Invoicing and payment - a lawyers guide
South Africa - Tech4Law
When one thinks about how lawyers run their business, one of the first things that should come to mind is this – “bringing home the bacon”, earning the moolah and making coin. Which is fair enough. And rightly. Let’s not be embarrassed about it. Running a legal practice is difficult enough. Not getting paid for doing it, will push most of us to despair and beyond. Accurate, timeous billing and invoicing goes a long way towards reducing risk, stress and increasing profits. Let’s explore this vital aspect of running a law firm and more importantly, how to actually go about doing it.
It is important to understand that a law firm is basically like any other business. Law firms try to maximise all revenues as they minimise their operation costs. Which is fair enough. Profit, as with any other business, is the main goal for a law firm. So, how do they go about accounting for it?
Now, this may not be the most exciting topic nor one that is entirely ground breaking. But unless you have the invoicing end of your practice down pat, there won’t be a business to discuss. At all. So it is worth going through a few rudimentary steps to ensure that you have this covered.
Stay on the right side of COVD-19 Regulations
South Africa - LexisNexis
As COVID-19 cases continue to rise sharply in South Africa, employers will be under increased pressure to ensure that their workers are operating under conditions of safety and protection.
Companies are required to ensure their strict compliance with the various Acts and COVID-19 Regulations, including the Occupational Health & Safety Act, Labour Act, Consumer Protection Act, Disaster Management Act and more.
The amendments to the Alert Level 3 Regulations following President Cyril Ramaphosa’s national address on 12 July, also involve a shift towards greater individual responsibility from employers and employees when it comes to meeting COVID-19 workplace obligations.
Greg Brown, Divisional Director: Legal Information and Compliance at LexisNexis South Africa, sums up the obligations below:
LPC warns practitioners of a fraudulent email purporting to be from the LPC Free State Provincial office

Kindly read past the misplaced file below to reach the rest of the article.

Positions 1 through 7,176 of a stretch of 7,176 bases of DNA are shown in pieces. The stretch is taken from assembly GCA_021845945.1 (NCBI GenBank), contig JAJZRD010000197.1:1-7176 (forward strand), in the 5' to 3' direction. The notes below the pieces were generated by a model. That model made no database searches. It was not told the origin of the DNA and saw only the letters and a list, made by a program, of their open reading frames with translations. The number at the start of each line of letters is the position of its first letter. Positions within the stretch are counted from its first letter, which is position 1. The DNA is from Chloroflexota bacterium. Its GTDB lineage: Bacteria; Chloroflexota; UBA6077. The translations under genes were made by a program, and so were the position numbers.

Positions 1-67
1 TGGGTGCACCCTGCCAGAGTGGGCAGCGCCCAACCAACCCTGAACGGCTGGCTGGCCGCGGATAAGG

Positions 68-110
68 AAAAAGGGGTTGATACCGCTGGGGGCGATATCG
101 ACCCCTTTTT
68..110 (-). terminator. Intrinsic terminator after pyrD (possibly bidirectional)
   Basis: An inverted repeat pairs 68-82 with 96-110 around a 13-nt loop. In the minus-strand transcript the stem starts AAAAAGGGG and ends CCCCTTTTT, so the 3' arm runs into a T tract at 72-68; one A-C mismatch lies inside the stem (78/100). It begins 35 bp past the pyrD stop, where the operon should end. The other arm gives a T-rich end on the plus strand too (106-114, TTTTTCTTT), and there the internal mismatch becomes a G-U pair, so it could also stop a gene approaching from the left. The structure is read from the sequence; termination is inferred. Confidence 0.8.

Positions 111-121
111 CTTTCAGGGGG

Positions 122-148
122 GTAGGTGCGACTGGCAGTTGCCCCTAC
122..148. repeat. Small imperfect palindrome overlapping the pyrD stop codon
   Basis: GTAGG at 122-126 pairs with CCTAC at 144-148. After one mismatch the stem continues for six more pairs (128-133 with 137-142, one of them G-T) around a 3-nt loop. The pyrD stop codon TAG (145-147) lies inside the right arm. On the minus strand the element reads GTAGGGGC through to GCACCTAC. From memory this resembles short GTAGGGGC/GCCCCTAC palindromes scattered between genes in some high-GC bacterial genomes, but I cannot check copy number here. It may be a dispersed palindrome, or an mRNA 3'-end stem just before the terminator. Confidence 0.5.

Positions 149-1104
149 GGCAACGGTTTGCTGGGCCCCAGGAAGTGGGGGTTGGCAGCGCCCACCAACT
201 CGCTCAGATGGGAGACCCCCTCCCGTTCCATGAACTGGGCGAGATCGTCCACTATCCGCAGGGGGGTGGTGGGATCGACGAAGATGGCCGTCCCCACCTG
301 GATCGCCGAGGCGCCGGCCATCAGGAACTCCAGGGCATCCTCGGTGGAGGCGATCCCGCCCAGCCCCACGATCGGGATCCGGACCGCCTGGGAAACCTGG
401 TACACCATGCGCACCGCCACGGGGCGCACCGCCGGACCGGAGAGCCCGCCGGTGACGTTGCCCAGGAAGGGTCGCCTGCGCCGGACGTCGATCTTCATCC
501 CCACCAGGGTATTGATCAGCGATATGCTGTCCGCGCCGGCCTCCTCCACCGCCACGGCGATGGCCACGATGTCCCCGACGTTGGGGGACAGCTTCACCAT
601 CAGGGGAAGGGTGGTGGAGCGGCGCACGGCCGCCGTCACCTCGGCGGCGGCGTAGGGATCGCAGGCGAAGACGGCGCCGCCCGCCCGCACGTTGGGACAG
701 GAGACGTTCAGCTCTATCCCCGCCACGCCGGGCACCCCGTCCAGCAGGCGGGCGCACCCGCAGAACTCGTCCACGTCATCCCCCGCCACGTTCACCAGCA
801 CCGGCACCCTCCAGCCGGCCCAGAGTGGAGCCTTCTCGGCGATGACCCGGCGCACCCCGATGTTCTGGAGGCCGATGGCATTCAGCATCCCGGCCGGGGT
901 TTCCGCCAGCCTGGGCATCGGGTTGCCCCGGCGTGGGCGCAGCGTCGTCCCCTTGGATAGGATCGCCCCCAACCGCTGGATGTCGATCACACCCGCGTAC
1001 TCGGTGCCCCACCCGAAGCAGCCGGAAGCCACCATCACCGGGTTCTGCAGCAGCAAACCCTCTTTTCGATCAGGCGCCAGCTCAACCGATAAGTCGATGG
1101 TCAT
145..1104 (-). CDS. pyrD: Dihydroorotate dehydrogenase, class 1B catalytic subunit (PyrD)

South Africa -Legal Practice Council
The Legal Practice Council would like to warn all legal practitioners about a fraudulent email that purports to be from an employee at the Free State provincial office of the Legal Practice Council.
Legal practitioners are advised to please ignore any email from the sender [email protected] followed by [email protected] or any other suspicious indication that the e-mail does not originate from the LPC. Practitioners are warned not to click on the link in this or any other mail that comes from a suspicious source. Indications in the mail that should give rise to suspicions are the fact none of our emails are ever sent in conjunction with other email addresses. Kindly note that the LPC sends emails with its signature only.
Legal practitioners are again warned of business e-mails frauds and alerted to the common cyber-attack known as phishing. “Phishing” is the most common type of cyber-attack that affects organisations like ours. Phishing attacks can take many forms, but they all share a common goal – getting one to share sensitive information such as login credentials, credit card information, or bank account details. Although we maintain controls to help protect our networks and computers from cyber threats, we rely on you to be our last line of defence. We outline below a few different types of phishing attacks to watch out for:
Legal Practice Council
Overcoming Covid-19 career anxietiest
UK -Legal futures
Covid-19 has left no corner of our lives untouched, including the anxieties and stresses we feel.
I have worked closely with legal professionals for a number of years. While each individual is different, it’s a fair statement to say that lawyers have to perform at a specific level. The pressure to perform drives incredible careers and much success but does come with a cost at times. Now that we have a global pandemic to contend with, even more complexities have been added into our personal and professional lives.
Remote working doesn’t mean that work stresses disappear. It’s definitely a concept whose time has come, but it’s not a magic pill either. In my practice, I see four career anxieties more frequently than any others. Coronavirus is exacerbating these, and my clients are telling me of their doubts and fears as we return to vastly changed working conditions.